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Game changers: Cricketers use their popularity to bat for health

Cricket is so popular in India, and players have such immense reach that it makes them effective champions for issues close to their hearts

health and fitness Updated: Apr 02, 2017 10:34 IST
Anonna Dutt
Brett Lee with Kanav Sharma, a young boy who was born wiht hearing impairment. A cochlear implant has partially restored his hearing ability. Lee works to spread awareness about hearing problems.
Brett Lee with Kanav Sharma, a young boy who was born wiht hearing impairment. A cochlear implant has partially restored his hearing ability. Lee works to spread awareness about hearing problems.(Vipin Kumar/HT PHOTO)

Australian cricketer Brett Lee was in Delhi last week to bowl out ignorance about hearing defects in children. He’s one of the dozen cricketers batting for improving health and sanitation in India.

“Universal screening a few weeks after birth to pick up hearing defects should be mandatory because children must receive the cochlear implants to help them hear within the first two years of lives, ideally within four months,” said Lee, who is Cochlear’s Global Hearing Ambassador. Lee became involved when his five-year-old son was diagnosed with hearing loss in his right ear after a head injury.

More than a million children in India can benefit from hearing aids or cochlear implant surgery, but few use them. Kanav Sharma was lucky he did. His grandfather noticed he did not respond to sound the way his cousin did at age one. He was diagnosed with hearing impairment from birth because of an inner ear defect, but a cochlear implant partially restored his hearing ability. Kanav, now 11, has emerged as a champion skater, winning 30 medals.

Other cricketers have other pet projects. Cricketers in India have participated in several health campaigns and public service advertisements over the years for creating awareness about various health issues.

Wash up with Sachin

Master-blaster Sachin Tendulkar has done campaigns on polio and sanitation with Unicef. “It started off as just three or four public service advertisements (PSA) on sanitation and hand-washing. As on today, Sachin is positioned as the voice of choice on the issue of sanitation and hygiene globally,” said Louis Georges Arsenault, representative, UNICEF India.

In one of the videos, Tendulkar tells children they must wash their hands before every meal and a jingle tells them how. In another, children playing cricket are about to pick up their ball from a dirty area, but Tendulkar stops them and tells them about open defecation and hand-washing. “Hand-washing can reduce diarrhoeal cases by 47 per cent and acute respiratory illnesses by 30 per cent,” said Arsenault.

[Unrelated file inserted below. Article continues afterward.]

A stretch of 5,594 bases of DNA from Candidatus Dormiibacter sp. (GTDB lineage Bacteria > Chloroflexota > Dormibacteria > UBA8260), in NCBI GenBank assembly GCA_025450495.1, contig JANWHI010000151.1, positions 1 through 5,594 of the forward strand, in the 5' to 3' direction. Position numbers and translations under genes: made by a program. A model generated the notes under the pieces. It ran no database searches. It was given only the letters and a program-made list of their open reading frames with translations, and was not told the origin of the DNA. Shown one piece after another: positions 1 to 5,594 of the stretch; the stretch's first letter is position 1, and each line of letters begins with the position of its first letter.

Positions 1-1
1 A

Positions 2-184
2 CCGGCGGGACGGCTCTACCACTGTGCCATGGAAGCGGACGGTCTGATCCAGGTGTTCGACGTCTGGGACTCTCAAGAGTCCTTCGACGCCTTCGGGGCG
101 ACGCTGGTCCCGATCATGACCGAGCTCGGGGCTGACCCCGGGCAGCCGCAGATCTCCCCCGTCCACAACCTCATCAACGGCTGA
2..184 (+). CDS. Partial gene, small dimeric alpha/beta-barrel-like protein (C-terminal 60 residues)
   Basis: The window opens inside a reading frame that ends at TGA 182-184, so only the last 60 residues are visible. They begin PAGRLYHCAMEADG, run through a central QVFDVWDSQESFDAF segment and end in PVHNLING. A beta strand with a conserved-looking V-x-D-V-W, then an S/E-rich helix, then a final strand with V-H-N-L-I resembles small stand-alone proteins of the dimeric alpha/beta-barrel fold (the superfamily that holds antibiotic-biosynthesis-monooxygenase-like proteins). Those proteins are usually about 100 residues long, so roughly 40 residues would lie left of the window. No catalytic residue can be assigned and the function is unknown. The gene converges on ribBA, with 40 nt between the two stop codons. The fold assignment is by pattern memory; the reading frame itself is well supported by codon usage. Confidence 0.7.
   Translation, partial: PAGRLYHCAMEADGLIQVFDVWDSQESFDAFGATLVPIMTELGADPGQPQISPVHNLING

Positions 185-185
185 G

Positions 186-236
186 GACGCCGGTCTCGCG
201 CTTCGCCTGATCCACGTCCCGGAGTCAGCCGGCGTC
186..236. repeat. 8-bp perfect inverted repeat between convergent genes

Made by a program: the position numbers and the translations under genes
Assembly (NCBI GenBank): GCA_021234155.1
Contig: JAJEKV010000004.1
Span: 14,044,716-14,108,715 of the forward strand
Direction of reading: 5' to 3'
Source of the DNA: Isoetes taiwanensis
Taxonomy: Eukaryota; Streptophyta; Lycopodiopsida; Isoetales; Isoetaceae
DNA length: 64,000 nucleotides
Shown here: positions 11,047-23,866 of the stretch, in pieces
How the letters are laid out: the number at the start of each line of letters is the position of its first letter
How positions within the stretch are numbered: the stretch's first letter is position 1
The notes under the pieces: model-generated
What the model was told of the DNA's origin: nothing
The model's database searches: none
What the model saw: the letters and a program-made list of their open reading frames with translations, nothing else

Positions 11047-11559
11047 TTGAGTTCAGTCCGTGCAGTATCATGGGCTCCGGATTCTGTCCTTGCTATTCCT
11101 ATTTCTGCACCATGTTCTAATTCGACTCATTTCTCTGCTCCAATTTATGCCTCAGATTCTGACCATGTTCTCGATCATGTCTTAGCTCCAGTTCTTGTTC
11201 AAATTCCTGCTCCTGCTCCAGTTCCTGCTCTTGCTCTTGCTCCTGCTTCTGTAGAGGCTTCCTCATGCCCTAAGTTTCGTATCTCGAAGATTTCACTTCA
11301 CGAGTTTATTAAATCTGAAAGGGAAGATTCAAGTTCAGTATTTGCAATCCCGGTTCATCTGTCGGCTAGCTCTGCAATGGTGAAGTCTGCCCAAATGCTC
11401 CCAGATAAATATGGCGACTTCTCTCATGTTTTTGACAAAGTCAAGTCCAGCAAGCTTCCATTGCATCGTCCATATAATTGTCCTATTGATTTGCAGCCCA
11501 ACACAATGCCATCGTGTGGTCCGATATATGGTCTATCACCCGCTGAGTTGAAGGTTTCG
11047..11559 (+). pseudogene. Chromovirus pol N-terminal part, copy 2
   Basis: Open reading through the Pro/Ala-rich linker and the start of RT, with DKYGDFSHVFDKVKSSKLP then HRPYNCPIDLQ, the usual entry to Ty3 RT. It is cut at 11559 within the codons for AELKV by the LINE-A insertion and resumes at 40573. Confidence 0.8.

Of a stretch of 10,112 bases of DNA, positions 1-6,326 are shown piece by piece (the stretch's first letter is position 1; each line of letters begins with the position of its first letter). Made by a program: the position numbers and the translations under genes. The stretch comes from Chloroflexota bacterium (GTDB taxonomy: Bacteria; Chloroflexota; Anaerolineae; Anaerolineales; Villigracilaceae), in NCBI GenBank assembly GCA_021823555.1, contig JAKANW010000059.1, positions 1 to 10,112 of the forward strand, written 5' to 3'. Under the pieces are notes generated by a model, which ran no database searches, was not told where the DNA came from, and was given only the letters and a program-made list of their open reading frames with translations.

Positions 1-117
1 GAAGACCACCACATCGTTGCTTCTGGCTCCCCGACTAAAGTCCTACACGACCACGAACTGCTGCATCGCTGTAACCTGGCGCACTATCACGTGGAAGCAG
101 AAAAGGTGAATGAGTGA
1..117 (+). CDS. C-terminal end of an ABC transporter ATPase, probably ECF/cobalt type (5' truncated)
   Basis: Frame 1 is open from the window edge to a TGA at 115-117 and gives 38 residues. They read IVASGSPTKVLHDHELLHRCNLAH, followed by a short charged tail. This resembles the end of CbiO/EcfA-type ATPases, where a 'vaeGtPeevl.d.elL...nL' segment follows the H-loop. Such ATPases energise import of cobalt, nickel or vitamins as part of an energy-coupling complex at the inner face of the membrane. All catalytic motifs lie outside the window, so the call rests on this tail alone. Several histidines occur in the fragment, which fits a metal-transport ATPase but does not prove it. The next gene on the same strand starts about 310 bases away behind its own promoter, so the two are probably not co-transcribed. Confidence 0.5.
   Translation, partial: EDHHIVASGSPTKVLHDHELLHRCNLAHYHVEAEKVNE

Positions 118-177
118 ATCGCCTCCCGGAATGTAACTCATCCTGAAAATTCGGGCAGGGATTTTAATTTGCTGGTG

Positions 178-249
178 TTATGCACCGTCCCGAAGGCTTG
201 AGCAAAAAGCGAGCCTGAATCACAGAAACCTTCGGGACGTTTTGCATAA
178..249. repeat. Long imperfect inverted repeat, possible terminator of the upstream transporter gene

Dravid, Yuvi speak up

The former India captain Rahul Dravid was the ministry of health’s face in a campaign against tobacco use. In the PSA, urges people to quit tobacco, which kills one million people in India each year. Dravid also collaborated with Unicef to create awareness about HIV/AIDS and childhood nutrition. “Good nutrition in the first two years of life lays the foundation for a healthy and successful life,” he says in a PSA.

In 2011, Yuvraj Singh was diagnosed with a cancerous tumour and had to undergo three cycles of chemotherapy after which he made his international comeback in a Twenty20 match. His experience with cancer prompted him to start YouWeCan foundation to create awareness about prevention and early detection.

Yuvraj Singh with cencer-affected children in Mumbai. (HT PHOTO)

“For me, the biggest battle was cancer; I overcame it with all your love, all your wishes. So, though YouWeCan, we want to open detection centres. If cancer is detected early, half the battle is won. If Yuvi can, you can,” says Yuvraj Singh, in a personal message on the website. Cancer kills over 12 million people every year. “We are not looking to cure cancer; we are telling you how to fight it. Ninety per cent of cancers are curable, if detected in stage one. The cost to get cancer screening for one person is Rs 550,” he says.

Cricket gets attention

Over the years, several other cricketers have participated in campaigns and PSAs on various health issues, including Virendra Sehwag’s Think Wise campaign on HIV/AIDS and Unicef’s ‘Ek star aisa bhi’ on immunisation.

When Unicef’s Team Swachh campaign, which was launched during the T20 World Cup last year, Sachin’s video got more than 1,50,000 views. Four videos with cricketers got 97 per cent of all views around the Swacch campaign.

“Cricket is the most popular sport in India, so when cricketers speak people tend to listen and absorb the message. They not only help the message reach a wider audience, but also ensure people get affected by the messaging,” said Dr Kumar.

“Sachin has the ability to influence communities, children, parents and caregivers through his extreme popularity. His words generate an interest in people and possibly later, evoke some desire to take action and contribute to the issues in any manner they can,” said Arsenault.

“In this Sound of Cricket campaign, my role is to use my profile for the right reasons. I always think that, it is not for a nice tea at the restaurant, not for a free coffee at a cafe, use your profile to make people understand that we are trying to make a change. Plus, I just want to help,” said Lee.

“When I was in school, most students don’t listen to their teachers. When a popular surfer came to our school, the kids all listened,” said Lee.

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